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Only Fools Rush In

“Nothing so undermines your financial judgement as the sight of your neighbour getting rich.” JP Morgan

We are all in a rush. A rush to grow up, a rush for that new promotion, a rush to get on the property ladder. Our innate fear of falling behind has led to many of us seeking shortcuts to fast-track all of life’s milestones.

Nowhere is this instinctive human condition more prevalent than in personal finance. Everyone wants to get rich quick.

When I speak to friends about investing, the conversation typically goes something like this.

‘Mike, nobody cares about your long-term investing approach; just tell me the name of the stock that will make me a millionaire by the end of next week.’

We are all wired to try and find the easiest route, the path of least resistance. Every day, thousands of people opt to play the national lotto to be in with a 1 in 10,737,573 chance of winning it big. Not exactly favourable odds, but there are few get-rich schemes more instantaneously gratifying. Hence our never-ending obsession with picking those 6 elusive numbers despite the unlikely probability.

This rush to get rich quick can often result in perfectly rational individuals doing very irrational things in a bid to get ahead. Forgoing tried and tested means of building wealth, opting to take a chance on a faint promise of short-term riches instead.

Unfortunately, the boring truth is, in investing, patience is a virtue. What better way to reinforce this point than to regale you with a cautionary tale from the most successful investor of all time.

Everyone knows the investing duo of Warren Buffett and Charlie Munger. With a combined net worth of over $100 billion, they are a force to be reckoned with. But 40 years ago, there was a third member, Rick Guerin. The three made investments together. Then Rick disappeared while Warren and Charlie became the most famous investors of all time.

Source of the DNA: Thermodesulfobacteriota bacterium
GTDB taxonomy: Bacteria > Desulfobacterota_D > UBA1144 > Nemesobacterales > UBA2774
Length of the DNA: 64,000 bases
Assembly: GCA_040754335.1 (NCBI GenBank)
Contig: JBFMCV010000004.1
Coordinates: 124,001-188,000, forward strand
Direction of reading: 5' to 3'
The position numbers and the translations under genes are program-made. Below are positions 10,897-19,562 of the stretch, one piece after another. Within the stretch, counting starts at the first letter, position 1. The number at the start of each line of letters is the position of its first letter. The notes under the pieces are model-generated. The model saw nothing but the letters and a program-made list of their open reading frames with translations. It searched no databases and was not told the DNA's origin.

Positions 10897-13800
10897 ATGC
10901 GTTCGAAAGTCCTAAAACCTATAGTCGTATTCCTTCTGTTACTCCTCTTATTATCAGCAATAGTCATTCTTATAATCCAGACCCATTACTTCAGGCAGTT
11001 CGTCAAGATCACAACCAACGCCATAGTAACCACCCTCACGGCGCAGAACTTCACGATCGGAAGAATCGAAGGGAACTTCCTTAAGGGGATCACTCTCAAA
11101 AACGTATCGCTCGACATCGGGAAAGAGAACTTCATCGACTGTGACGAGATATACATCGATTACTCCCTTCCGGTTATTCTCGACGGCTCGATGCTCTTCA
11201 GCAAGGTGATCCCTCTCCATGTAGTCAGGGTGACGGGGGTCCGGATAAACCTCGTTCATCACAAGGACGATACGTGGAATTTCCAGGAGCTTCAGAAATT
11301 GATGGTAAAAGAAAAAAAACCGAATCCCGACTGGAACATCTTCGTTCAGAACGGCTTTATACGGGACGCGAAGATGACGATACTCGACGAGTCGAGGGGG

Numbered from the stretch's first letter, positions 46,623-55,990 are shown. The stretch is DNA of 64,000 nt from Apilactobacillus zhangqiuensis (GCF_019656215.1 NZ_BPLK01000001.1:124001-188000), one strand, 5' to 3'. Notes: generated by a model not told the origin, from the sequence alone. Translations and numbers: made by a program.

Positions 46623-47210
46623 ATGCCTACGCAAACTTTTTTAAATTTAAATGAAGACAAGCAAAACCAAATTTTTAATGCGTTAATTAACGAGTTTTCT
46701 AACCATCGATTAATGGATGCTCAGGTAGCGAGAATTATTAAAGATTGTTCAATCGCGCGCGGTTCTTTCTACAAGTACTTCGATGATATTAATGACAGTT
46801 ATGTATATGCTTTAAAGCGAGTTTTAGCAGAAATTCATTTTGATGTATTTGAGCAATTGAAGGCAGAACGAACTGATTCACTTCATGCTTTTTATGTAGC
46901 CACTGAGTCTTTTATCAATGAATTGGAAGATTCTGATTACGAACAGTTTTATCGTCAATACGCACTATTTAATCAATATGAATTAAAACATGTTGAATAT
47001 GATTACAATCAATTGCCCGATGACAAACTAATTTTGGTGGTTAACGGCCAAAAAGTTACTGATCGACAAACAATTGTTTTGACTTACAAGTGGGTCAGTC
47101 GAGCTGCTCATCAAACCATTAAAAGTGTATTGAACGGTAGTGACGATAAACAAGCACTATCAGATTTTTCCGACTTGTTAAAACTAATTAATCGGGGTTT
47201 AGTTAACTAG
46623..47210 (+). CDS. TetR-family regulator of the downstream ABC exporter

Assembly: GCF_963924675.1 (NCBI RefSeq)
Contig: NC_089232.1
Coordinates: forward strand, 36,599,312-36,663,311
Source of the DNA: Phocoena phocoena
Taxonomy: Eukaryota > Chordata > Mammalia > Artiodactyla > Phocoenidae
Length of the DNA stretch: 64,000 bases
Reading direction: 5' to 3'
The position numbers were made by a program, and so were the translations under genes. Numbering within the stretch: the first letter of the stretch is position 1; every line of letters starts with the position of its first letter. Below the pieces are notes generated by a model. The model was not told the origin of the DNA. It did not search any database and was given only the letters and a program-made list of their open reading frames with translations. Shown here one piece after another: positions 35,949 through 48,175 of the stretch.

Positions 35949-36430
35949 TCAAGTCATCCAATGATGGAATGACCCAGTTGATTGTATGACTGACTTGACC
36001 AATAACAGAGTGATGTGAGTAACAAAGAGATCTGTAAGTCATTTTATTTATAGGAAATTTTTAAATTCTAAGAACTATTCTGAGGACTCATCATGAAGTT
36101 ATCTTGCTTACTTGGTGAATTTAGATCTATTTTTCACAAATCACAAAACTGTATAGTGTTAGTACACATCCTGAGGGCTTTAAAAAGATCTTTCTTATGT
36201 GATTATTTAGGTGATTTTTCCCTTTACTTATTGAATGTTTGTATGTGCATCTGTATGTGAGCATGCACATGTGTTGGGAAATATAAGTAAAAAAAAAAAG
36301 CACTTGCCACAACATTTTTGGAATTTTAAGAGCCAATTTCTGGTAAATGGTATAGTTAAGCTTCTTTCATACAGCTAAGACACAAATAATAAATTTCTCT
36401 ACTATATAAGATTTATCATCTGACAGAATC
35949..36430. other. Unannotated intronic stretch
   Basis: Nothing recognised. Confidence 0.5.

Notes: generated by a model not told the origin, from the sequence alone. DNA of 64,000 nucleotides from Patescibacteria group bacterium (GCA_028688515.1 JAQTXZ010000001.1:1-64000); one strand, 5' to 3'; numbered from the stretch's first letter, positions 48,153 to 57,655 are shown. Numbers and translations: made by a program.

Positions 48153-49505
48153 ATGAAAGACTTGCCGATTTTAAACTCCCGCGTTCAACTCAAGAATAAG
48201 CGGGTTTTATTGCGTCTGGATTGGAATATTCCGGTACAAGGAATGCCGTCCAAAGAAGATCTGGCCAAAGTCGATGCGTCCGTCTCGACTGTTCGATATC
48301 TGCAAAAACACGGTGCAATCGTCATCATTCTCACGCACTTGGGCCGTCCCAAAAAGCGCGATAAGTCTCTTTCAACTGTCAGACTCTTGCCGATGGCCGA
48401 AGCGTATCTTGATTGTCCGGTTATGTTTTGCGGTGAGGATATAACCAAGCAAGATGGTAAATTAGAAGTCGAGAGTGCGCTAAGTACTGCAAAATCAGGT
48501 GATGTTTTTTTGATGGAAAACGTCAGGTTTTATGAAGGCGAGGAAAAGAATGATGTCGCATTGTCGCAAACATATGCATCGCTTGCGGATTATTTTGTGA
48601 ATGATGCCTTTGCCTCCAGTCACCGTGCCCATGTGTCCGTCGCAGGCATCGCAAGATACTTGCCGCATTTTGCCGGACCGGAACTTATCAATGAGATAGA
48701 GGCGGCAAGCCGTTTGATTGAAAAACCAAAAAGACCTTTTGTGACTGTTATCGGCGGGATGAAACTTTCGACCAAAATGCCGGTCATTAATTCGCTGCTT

A few years ago, Buffett was asked, ‘what happened to Rick?’

Buffett explained how Rick was highly leveraged and got hit with margin calls in the 1970s bear market.

“Charlie and I always knew that we would become incredibly wealthy. We were not in a hurry to get wealthy; we knew it would happen. Rick was just as smart as us, but he was in a hurry"

Given the level of growth and volatility in markets over the last year, it is easy to get caught up in all the skyrocketing returns. I get it; seeing a seemingly endless list of companies double and triple in price will ensure that even the most risk-averse investor wants to get in on the action.

With that said, now is not the time to abandon your rationality simply because you know a guy who knows a guy who made millions from Tesla and Bitcoin. Remember, it's not about outsmarting the market; it's about positioning yourself, so you participate in the rising tides of markets.

My Advice: Don't rush it, don't force it. While it's easy to get drawn in by the high-flying outliers and your neighbour's new Merc, staying focused on your long-term wealth goals instead of Gambling the mortgage on ''the next big thing'' is the preferred approach. Just because you're not a millionaire yet doesn't mean your investment plan isn't working.

Stay diversified, don't borrow to buy stocks and stay focused on the long term.

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